The third citation was a 1999 article by Porter in The Journal of Psychopharmacology (Vol. 146) which is not about chemical imbalance as a cause of depression, but is about how the SSRIs act on the serotonin receptor. As mentioned earlier, few, if any, scientists would disagree with the fact that the SSRIs act on the serotonin receptor, but as pointed out by the original proponents of the serotonin theory, this does not provide evidence that depression is caused by low serotonin.

In the Philadelphia Inquirer, Alexis Sohrakoff wrote that “mental illnesses are simply chemical imbalances.” In an e-mail, she supplied the following references. The first was a 2000 article by Zubieta and colleagues in the American Journal of Psychiatry (Vol. 200) about transporter binding in asymptomatic bipolar I disorder. The article noted a difference in the number of monoaminergic synaptic terminals between sixteen patients diagnosed with bipolar compared with normal controls. The study has not been replicated to the extent that scientists can say that they have found a marker for bipolar patients.

Sohrakoff also supplied a statement, made by the president of the Society of Neuroscience, which was part of a request made to a congressional panel for more funding: “mental illnesses were due to a chemical imbalance.” When the problems with these citations were pointed out to the author, she replied, “I did not conduct an extensive literature search, as I assumed that if an individual such as the president of the Society of Neuroscience, among others, stated that a mental illness represents a chemical imbalance, there must be some evidence to that fact.”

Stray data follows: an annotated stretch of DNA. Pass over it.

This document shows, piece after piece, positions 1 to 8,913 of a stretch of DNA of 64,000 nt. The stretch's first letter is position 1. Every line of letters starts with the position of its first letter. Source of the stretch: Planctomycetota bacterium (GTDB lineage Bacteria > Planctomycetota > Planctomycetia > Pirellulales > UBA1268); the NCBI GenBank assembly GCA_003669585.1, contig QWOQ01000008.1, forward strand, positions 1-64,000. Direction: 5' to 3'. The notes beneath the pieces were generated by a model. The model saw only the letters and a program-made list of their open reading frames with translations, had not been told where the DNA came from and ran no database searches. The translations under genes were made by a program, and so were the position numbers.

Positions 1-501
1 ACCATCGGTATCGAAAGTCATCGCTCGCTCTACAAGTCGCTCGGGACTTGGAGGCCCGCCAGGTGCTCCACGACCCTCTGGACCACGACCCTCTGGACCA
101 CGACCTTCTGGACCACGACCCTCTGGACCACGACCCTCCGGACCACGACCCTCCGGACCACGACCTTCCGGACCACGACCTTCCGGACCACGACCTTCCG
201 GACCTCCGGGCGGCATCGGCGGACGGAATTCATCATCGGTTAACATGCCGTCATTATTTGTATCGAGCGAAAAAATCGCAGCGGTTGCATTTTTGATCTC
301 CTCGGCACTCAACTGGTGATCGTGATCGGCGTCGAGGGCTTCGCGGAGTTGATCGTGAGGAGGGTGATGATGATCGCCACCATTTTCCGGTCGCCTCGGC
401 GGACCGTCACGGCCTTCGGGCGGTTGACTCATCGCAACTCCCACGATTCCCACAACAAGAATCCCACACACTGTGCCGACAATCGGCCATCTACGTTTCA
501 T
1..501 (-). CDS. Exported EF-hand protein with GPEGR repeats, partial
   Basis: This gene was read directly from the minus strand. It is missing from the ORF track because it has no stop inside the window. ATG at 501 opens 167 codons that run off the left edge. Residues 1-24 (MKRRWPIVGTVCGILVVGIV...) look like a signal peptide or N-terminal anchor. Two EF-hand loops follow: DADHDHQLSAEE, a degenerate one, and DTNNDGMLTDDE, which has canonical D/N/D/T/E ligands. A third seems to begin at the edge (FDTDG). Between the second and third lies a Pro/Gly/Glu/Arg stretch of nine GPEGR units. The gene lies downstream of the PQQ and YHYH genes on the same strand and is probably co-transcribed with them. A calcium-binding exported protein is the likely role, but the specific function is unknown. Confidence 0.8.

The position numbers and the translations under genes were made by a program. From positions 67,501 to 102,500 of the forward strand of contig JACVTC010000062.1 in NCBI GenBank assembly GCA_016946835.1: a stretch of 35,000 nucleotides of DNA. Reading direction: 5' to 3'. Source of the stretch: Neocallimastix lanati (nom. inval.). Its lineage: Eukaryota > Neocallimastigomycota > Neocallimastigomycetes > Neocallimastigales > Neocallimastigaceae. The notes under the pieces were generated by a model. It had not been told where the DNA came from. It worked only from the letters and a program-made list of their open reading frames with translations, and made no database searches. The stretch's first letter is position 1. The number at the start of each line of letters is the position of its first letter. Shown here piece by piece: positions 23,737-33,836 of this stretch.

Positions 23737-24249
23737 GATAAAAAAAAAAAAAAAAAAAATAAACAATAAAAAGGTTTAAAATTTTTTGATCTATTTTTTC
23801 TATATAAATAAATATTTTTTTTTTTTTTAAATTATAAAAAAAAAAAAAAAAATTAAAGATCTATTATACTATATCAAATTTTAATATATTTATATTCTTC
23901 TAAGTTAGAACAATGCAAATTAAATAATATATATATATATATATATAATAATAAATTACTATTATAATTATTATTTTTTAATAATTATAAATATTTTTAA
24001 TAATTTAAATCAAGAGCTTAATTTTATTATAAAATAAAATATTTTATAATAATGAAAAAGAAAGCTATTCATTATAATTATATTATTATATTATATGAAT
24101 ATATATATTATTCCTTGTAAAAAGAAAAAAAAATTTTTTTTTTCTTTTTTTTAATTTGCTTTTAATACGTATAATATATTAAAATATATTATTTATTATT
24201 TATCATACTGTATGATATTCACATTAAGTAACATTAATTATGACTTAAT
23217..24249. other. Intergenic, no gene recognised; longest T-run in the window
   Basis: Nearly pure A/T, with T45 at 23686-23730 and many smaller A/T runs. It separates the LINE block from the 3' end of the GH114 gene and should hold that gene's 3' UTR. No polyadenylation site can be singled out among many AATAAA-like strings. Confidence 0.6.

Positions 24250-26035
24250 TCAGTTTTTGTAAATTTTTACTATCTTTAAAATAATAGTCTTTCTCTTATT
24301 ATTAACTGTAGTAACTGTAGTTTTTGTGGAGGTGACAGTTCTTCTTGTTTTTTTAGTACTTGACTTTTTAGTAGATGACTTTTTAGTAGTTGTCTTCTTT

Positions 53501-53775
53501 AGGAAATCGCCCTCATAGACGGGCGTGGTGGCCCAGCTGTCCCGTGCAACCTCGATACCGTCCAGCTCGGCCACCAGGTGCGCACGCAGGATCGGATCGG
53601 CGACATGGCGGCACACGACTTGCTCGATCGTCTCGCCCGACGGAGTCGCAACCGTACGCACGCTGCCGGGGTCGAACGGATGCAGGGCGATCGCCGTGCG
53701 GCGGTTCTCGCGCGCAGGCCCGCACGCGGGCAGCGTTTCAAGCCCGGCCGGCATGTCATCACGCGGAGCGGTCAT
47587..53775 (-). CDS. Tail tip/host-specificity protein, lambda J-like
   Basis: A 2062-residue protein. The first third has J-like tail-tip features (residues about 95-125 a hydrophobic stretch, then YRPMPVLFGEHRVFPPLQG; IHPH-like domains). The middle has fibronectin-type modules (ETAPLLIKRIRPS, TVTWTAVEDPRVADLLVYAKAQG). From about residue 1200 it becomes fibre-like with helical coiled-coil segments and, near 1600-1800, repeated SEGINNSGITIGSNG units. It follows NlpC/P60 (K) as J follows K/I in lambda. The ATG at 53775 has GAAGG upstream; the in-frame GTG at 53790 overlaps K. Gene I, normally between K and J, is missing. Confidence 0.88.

In the Helena Independent Record (6/10/07), a reporter wrote, “Sometimes it’s [depression] the result of a chemical imbalance, such as serotonin levels. Fix the imbalance, fix the depression.” As evidence, the author supplied a link to a web page at the National Institutes of Mental Health (NIMH), which in turn said, “Researchers believe that both depression and suicidal behavior can be linked to decreased serotonin in the brain. Low levels of a serotonin metabolite, 5-HIAA, have been detected in cerebral spinal fluid in persons who have attempted suicide, as well as by postmortem studies examining certain brain regions of suicide victims.”

To dig deeper, we contacted NIMH and asked for their references. As a citation for their statement, they supplied a 2003 review of the genetics of the serotonergic system in suicidal behavior by Arango and colleagues in the Journal of Psychiatric Research (Vol. 37). The review discussed the research of four genetic polymorphisms involved in the serotonin pathway: one polymorphism had some preliminary results suggesting a correlation between it and suicide, while the other three were not promising. In their conclusions the authors state: “At present there is no identified ‘suicide’ gene, nor is any one gene likely ever to be found causal to suicidal behavior.” The authors then go on to speculate about future possibilities. Besides citing this one review article, NIMH also suggested doing a Pub Med search. We replied to NIMH that we were not interested in the thousands of general citations on Pub Med, but, instead, were interested in the specific evidence that they, NIMH, were using to support their statements. We have not heard back from NIMH.

In the Pittsburgh Tribune Review (4/2/07), Noelle Creamer wrote, “It’s not a personal deficit, but something that needs to be looked at as a chemical imbalance.” This quote was attributed to a psychiatric nurse practitioner. The author did not respond to e-mails, and the nurse’s e-mail was not available.

The Bradenton Herald (3/24/07), published an article entitled, “Seniors Sought for Depression Study.” The primary source for the article was Dr. Andrew Cutler, the director of the Florida Clinical Research Center, who is extensively quoted and referred to by the reporter. “True depression,” Cutler says, “has its roots in a chemical imbalance in the brain.” Neither the reporter nor Dr. Cutler replied to e-mails.